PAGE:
How to Respond Effectively to People with Intellectual and Developmental Disabilities in the Criminal Justice System
Hosted by The Council of State Governments (CSG) Justice Center and Bureau of Justice Assistance (BJA)
People with intellectual and developmental disabilities (sometimes known as I/DD) are an often overlooked population in the criminal justice system because of a lack of identification and understanding and service gaps that prevent providers’ abilities to address their needs. At the same time, they are also often victimized by people without these disabilities, which can sometimes lead to sustained involvement with the criminal justice system. Criminal justice professionals who want to effectively respond to their service and delivery needs and reduce the prevalence of people with intellectual and developmental disabilities in the criminal justice system will first need to improve their knowledge and awareness about people in this population. Then, they must commit to training that is focused specifically on ways to address their needs.
This webinar discusses the prevalence of intellectual and developmental disabilities within people in the criminal justice system and will explain the Pathways to Justice model that can be used to better understand how people with these disabilities become involved in the criminal justice system. It also features conversations about common challenges that they face and criminal justice professionals experience when encountering each other at each intercept point. The webinar also highlights how The Arc’s National Center on Criminal Justice and Disability is supporting professionals with training and technical assistance.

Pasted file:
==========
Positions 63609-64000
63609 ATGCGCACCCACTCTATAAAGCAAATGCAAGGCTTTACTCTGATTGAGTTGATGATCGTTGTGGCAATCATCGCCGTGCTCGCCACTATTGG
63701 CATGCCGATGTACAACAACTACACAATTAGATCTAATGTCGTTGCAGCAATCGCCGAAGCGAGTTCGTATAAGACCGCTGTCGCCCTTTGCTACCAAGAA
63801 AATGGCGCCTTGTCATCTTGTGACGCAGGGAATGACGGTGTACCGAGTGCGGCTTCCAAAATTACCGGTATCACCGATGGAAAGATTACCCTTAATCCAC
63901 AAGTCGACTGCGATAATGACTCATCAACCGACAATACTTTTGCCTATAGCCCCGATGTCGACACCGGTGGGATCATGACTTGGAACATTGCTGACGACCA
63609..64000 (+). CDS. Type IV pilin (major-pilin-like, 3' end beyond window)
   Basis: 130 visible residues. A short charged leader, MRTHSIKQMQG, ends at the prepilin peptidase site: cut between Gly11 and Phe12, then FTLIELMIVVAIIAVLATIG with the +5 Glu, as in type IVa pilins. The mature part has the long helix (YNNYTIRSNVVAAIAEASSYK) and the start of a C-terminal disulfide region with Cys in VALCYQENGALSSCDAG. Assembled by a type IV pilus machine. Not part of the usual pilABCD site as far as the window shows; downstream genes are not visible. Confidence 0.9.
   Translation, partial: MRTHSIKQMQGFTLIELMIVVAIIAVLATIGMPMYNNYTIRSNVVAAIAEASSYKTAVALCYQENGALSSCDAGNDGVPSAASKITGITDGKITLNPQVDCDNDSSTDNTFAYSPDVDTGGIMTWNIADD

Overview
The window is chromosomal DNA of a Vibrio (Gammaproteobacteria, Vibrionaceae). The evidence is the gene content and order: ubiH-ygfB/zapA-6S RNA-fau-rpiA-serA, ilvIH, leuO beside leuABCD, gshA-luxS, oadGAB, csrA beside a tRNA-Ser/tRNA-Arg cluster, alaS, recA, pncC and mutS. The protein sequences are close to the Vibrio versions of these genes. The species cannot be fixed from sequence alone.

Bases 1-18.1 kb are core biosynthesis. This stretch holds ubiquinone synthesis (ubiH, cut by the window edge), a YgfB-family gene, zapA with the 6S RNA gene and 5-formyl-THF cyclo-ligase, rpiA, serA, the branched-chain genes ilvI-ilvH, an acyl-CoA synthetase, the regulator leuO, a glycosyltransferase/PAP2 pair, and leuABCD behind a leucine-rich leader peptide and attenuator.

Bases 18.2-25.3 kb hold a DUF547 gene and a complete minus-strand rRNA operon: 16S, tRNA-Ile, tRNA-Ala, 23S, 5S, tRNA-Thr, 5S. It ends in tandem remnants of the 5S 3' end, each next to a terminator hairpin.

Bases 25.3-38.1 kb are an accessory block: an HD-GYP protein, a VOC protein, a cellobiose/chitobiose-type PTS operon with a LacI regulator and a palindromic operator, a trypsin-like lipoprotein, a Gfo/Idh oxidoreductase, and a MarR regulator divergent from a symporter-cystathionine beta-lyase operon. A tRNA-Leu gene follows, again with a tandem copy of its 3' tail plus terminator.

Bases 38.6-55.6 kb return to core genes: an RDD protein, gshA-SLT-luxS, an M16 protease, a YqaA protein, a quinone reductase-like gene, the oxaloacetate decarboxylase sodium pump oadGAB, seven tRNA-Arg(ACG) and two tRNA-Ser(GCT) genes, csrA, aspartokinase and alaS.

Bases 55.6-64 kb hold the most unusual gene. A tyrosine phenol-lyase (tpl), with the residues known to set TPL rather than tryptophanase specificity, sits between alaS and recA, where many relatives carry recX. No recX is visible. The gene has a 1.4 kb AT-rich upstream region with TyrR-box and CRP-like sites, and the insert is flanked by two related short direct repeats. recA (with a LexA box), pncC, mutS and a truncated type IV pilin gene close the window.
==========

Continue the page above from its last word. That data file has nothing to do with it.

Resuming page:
- Leigh Ann Davis, Director, Criminal Justice Initiatives, The Arc, National Center on Criminal Justice and Disability
- Maria Fryer, Policy Advisor, BJA, U.S. Department of Justice
- Allison Upton, Project Manager, Behavioral Health Division, the CSG Justice Center